Hi Thomas,

Yes, I would think so.  I have always just used individual sound files.  Not 
only the resources but all of the work that it sounds like it would take to 
have DirectX or whatever know where each part started and stopped.  But hey 
Kevin asked, so I told him of one way that I know of to combine wave files.  
For mp3 files you can just use the /b switch with the copy command and just 
copy them together.

We finally got full power back on.  Pretty strange that the battery powered 
lights and alarm were going off.  They usually run out of juice after an hour 
or two.  They must have been getting just enough electricity to keep them 
running for like 14 hours.


----- Original Message -----
Hi Jim,
That is a resource intensive way of loading and playing sound effects in 
a game that might have hundreds of sound effects. In a sense you would 
have to have several sound buffers load that sound and then use start 
and stop points to play the specific sound you wanted. That is a fairly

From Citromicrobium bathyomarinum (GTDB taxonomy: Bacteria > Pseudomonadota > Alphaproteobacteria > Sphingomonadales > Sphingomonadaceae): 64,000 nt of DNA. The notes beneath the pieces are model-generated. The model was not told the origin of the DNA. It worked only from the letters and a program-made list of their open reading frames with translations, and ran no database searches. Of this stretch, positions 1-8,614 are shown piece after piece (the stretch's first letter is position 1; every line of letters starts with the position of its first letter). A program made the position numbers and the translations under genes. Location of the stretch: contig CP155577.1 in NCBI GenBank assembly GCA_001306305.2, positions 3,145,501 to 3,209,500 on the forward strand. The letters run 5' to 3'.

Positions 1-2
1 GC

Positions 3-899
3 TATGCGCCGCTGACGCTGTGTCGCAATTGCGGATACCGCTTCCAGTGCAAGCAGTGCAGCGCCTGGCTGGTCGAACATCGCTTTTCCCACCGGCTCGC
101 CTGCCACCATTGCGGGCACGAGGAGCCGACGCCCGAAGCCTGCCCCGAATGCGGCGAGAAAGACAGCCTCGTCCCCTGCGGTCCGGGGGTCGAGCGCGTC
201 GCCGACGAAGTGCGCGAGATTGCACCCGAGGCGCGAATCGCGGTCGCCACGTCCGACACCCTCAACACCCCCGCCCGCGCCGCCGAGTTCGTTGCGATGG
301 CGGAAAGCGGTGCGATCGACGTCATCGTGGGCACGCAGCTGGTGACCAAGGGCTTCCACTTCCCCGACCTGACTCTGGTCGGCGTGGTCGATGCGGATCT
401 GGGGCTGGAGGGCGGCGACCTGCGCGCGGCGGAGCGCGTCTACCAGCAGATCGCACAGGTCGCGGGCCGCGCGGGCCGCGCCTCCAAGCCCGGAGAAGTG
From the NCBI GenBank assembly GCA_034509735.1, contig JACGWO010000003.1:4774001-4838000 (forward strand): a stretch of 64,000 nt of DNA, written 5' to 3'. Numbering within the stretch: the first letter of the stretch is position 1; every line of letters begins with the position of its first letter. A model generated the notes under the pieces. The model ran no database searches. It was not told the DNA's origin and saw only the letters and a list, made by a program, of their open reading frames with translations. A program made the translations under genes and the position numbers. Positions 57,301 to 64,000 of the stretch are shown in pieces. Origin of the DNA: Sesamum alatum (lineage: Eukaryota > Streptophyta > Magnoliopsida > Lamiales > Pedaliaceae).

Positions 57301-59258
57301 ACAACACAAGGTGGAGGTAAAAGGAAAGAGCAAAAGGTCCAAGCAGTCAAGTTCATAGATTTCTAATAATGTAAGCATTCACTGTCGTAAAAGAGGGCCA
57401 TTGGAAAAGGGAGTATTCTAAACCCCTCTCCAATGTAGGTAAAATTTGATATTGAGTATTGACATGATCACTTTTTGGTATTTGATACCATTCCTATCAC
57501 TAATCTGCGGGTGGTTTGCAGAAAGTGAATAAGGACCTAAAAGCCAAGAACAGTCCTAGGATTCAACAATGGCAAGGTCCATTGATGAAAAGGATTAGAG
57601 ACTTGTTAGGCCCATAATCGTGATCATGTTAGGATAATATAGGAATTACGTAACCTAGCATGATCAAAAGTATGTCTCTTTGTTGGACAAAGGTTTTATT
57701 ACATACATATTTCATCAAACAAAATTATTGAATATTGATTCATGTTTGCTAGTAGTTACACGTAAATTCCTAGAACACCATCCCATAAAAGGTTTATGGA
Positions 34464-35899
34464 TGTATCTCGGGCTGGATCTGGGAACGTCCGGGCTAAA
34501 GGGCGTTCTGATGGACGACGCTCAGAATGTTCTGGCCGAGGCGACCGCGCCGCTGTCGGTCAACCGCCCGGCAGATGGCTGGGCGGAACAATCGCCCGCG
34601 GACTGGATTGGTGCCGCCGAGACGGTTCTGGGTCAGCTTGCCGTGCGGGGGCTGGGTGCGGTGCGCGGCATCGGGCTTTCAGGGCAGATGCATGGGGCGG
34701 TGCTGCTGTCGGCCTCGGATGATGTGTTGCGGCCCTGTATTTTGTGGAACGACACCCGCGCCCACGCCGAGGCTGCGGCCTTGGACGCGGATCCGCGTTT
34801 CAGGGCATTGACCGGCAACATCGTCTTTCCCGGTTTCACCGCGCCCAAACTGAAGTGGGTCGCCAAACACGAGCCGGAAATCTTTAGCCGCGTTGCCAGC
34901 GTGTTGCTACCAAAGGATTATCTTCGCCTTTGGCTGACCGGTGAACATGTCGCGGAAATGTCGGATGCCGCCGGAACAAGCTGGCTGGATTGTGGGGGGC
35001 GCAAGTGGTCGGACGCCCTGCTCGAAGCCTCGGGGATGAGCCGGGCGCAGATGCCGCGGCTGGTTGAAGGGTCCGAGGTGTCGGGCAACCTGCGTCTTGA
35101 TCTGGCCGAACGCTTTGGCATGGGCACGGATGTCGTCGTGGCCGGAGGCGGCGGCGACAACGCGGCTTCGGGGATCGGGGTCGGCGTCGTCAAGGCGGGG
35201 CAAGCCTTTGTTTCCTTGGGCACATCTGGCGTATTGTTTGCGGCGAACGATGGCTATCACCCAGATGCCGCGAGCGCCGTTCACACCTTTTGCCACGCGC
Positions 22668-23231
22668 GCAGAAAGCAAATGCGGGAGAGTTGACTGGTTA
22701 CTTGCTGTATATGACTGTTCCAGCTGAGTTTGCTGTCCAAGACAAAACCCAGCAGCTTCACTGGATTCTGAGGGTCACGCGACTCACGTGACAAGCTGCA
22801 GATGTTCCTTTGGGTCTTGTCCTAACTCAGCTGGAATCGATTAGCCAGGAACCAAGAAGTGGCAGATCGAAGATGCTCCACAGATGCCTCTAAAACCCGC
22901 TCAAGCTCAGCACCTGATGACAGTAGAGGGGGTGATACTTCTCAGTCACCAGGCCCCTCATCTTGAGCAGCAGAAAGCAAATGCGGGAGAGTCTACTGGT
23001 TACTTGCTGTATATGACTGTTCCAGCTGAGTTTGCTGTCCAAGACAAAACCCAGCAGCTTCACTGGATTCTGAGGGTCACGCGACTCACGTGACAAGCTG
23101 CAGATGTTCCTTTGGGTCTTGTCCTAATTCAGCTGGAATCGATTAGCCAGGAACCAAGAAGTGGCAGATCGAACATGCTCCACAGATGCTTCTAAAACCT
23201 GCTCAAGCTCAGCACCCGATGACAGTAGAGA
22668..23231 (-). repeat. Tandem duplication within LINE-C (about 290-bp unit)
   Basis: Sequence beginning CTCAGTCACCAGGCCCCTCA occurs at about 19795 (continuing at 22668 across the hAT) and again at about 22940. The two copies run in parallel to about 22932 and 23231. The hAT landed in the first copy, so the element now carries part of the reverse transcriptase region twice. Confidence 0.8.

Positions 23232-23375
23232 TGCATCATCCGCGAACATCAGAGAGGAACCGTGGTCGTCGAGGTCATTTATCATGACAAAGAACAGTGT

memory and processor intensive way of handling audio playback in a game.

Jim Kitchen wrote:
> Hi Kevin,
> In Gold Wave press control a to select the entire wave file then control c to 
> copy it to the buffer.  Now open the next wave file and paste in the one that 
> you copied to the buffer.  That is press control p.  Keep doing this until 
> you have them all in one large wave file.
>      Jim
> If you're sending someone some Styrofoam, what do you pack it in?
> http://www.kitchensinc.net
> (440) 286-6920
> Chardon Ohio USA
> ---


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